One of the more interesting conversations I had yesterday involved a matter I think somewhat often as a writer and a speaker. From the time that I was told some eighteen years ago as a writer of a seminary monthly paper that it was hard for her to edit my writing because it had the voice of my speaking, I have been at least somewhat aware of my distinctive personal voice as a writer. This statement had reinforced a previous comment I had received from a professor of mine that my voice sounded similar no matter what sort of writing I was trying to engage in, even though I had written to very different sorts of writing separately, which indicated that authorial voice was pretty dominant in my writing in retrospect.
At any rate, the discussion was interesting to me because it allowed me to reflect upon how it is that others have acquired a particular style or not. We were reading a selection of writing by someone we all happened to know that had a particular unadorned and blunt style of writing that seemed, at least to some of the people I was talking with, not to be very enthusiastic. It struck me as particularly interesting that this was a person who had a great appreciation for classic writing by authors such as Josephus, Suetonius, Cicero, Tacitus, and other writers. These were authors who, it should be noted, had a fantastic prose style in their writings that manages to carry through even in translation. One can get a sense of their voice as human beings through what they wrote so much so that it seems possible to imagine how they would be as people and to think that one would enjoy spending time with such people simply because one can imagine that they would be intelligent and charming company based on their style of communication.
This is by no means an isolated observation. A great deal of the popularity of people such as Abraham Lincoln and Jane Austen comes about because of the excellence of their prose writing. It was no doubt a great challenge for both of them to acquire this style, though we have evidence of both being voluminous writers who wrote in the midst of busy lives and not necessarily ideal circumstances whose prose allowed them to convey the excellence of their minds in wit and humor as well as insight in their prose.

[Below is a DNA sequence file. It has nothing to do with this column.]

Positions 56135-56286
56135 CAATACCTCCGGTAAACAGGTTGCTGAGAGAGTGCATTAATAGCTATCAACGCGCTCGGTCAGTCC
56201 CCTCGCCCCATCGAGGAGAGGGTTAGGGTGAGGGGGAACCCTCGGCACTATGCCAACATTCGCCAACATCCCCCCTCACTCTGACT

Why is it hard to acquire a style that allows us to present ourselves as we are? There are a great many people who I happen to know personally who speak and write and yet whose speech and writing often fails to convey who they are as a person. There sometimes seems to be a barrier to conveying who we are in our writing and speaking, a self-consciousness that has us put on a role rather than to reveal who we are in the context of writing about or talking about something else. Ultimately, if we are communicators, it is inevitable that the nature of the communicator be an aspect of the communication that we engage in. It is not merely that we provide information to others, or instruction or insight, but also that we do so while also communicating in certain forms and manners that reveal who we are as people in how we use words and why.